8 REASON YOU SHOULD HAVE FENUGREEK SEED  IN YOUR HOME


Fenugreek is shown to help with numerous health issues. Here are eight of the most proven fenugreek benefits .

1. Improves Digestive Problems and Cholesterol Levels

Fenugreek may help with numerous digestive problems, such as upset stomach, constipation and inflammation of the stomach. For instance, the water-soluble fiber in fenugreek, among other foods, helps relieve constipation . ( A) It also works to treat digestion and is often incorporated in an ulcerative colitis diet treatment plan due to its anti-inflammatory effects. ( B)

Fenugreek also seems to benefit those with heart conditions, such as hardening of the arteries and high blood levels of certain fats, including cholesterol and triglycerides. In fact, a study out of India showed that administering 2.5 grams of fenugreek twice daily for three months to people dealing with non-insulin-dependent diabetes mellitus significantly lowered cholesterol naturally , along with triglycerides, without affecting HDL cholesterol. 
2. Reduces Inflammation Inside the Body

Fenugreek helps with inflammation within the body, such as:

mouth ulcers

boils

bronchitis

infection of the tissues beneath the surface of the skin

tuberculosis

chronic coughs

cancer

kidney ailments


Fenugreek appears to slow absorption of sugars in the stomach and stimulate insulin. In Traditional Chinese Medicine, the spice is known as a phlegm mover and is said to break up stuck energies and cool inflammation within the body.
3. Increases Libido in Men

Some fenugreek uses for men include treating hernias, erectile dysfunction and other male problems, such as baldness. That’s because fenugreek may increase sexual arousal and testosterone levels.

While it’s best to consult with a physician before using natural therapies for treating illnesses or improving sexual performance, supplements produced from fenugreek have been shown to increase sexual desire and performance in men, as well as naturally remedy impotence .

4. Promotes Milk Flow in Breastfeeding

Fenugreek also helps breastfeeding women who may experience low milk supply. Fenugreek can increase a woman’s breast milk supply because it acts as a galactagogue, which is a substance to increase milk supply. This stimulates the milk ducts and can increase milk production in as little as 24 hours.

5. Lowers Inflammation from Outside the Body

In addition to lowering internal inflammation, fenugreek is sometimes used externally as a poultice , which means it’s wrapped in cloth, warmed and applied directly to the skin. This reduces external inflammation and can treat :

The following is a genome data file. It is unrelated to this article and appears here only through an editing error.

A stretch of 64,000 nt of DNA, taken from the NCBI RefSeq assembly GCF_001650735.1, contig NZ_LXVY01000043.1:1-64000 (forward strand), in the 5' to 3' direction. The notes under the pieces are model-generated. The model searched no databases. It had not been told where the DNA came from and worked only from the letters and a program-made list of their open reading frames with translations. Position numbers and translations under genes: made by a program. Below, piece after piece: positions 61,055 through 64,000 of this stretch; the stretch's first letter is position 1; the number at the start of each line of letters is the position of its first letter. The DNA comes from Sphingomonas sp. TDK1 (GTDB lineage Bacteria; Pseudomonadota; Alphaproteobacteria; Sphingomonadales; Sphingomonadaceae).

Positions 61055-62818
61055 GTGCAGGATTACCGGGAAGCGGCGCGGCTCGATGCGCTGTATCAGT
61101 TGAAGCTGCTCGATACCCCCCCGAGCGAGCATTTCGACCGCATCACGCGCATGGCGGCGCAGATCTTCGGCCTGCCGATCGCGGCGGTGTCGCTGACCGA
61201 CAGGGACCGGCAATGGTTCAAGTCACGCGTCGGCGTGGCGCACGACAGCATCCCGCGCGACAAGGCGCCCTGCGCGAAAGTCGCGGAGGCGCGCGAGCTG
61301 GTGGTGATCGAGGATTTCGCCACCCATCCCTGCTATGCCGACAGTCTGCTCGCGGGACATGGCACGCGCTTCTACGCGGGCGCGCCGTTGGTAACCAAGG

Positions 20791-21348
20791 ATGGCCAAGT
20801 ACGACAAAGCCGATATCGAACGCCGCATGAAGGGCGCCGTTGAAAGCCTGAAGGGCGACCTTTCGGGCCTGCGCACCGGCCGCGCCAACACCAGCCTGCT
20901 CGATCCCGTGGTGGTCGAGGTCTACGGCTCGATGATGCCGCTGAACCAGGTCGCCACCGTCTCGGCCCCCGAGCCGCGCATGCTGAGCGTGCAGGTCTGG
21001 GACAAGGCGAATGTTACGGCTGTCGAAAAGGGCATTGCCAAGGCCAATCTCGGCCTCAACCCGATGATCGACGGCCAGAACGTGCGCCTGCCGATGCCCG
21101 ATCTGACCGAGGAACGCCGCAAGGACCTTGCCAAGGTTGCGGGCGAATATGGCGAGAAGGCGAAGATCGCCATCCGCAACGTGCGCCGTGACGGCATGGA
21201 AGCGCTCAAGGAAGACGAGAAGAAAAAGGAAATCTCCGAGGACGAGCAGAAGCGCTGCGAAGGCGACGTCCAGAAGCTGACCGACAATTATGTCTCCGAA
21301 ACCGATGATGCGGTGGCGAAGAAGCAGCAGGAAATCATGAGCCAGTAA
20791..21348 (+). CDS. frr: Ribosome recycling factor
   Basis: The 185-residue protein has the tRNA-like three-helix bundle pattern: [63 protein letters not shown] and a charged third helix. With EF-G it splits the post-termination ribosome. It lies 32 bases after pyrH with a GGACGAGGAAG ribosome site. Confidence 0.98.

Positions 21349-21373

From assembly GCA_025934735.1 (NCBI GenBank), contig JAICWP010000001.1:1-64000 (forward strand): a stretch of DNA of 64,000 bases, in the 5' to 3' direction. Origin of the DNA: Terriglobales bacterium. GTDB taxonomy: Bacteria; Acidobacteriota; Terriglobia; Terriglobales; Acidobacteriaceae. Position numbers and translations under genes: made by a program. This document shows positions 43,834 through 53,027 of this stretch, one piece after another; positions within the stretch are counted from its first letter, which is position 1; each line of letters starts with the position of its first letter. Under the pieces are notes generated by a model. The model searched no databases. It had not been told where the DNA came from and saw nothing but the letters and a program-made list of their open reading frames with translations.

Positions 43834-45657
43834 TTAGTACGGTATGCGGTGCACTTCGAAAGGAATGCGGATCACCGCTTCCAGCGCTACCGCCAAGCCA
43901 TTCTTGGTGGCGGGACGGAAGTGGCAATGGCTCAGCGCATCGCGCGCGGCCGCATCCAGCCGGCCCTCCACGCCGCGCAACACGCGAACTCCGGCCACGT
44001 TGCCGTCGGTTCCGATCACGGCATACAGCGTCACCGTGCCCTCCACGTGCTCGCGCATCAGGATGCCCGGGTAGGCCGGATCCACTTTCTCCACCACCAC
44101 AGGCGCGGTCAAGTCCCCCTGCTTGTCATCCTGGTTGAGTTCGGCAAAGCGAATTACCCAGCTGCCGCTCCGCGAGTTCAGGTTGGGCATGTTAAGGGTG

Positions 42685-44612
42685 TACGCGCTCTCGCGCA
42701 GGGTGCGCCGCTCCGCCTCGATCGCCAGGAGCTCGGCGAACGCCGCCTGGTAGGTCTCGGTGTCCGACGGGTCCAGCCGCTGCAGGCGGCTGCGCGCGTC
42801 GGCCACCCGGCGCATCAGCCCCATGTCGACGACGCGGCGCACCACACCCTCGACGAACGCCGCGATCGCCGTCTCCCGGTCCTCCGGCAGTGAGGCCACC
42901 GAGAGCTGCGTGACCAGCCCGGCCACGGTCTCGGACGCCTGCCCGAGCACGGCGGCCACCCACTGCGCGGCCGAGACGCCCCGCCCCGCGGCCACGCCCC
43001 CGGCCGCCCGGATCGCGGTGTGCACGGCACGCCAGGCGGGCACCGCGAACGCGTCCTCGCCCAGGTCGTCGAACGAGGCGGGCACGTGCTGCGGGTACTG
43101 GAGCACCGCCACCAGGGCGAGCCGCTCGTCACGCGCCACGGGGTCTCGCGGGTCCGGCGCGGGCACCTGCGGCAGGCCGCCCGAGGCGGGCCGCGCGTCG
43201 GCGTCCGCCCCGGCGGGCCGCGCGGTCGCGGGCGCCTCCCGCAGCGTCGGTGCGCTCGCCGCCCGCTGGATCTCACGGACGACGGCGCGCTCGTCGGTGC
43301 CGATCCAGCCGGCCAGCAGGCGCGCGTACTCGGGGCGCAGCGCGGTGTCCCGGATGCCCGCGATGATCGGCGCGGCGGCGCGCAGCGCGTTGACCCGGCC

pain and swelling in the muscles and lymph nodes

gout

wounds

leg ulcers

sciatica

dandruff

eczema

It’s important to test the area first to ensure that it does not burn or further inflame, however.

6. Adds Flavor and Spice to Food

In foods, fenugreek is often included as an ingredient in spice blends, mostly found in Indian fare, such as curried dishes. It’s also used as a flavoring agent in imitation maple syrup, foods, beverages and tobacco. 

The leaves from the plant can be used in salads, and both fresh and dried leaves are used in Indian cookery.
7. Helps with Eating Disorders

Beyond enhancing flavor, fenugreek has been shown in increase appetite, which results in restorative and nutritive properties. A study published in Pharmacology Biochemistry, and Behavior was designed to investigate the effects of a fenugreek seed extract on feeding behavior. Experiments were performed to determine food consumption and motivation to eat, as well as metabolic-endocrine changes.

8. Improves Exercise Performance

 

At 0, four and eight weeks, subjects were tested on body composition, muscular strength endurance and anaerobic capacity. 

Why is this good? The use of fenugreek with creatine supplementation may be an effective means for enhancing creatine uptake while eliminating the need for excessive amounts of simple carbohydrates, and thus you should consider adding fenugreek to your list of best foods for athletes.
Fenugreek is native to southern Europe, the Mediterranean region and Western Asia. It’s cultivated from western Europe to China for the aromatic seeds and is still grown for fodder in parts of Europe and northern Africa. Fenugreek is an indispensable ingredient in Indian curries.

Fenugreek seed is commonly used in cooking, and historically, fenugreek was used for a variety of health conditions, including for menopause relief and digestive problems. It was also used for inducing childbirth.

Today, fenugreek is used as a folk or traditional remedy for diabetes and loss of appetite, as well as to stimulate milk production in breastfeeding women. It’s also applied to the skin for inflammation

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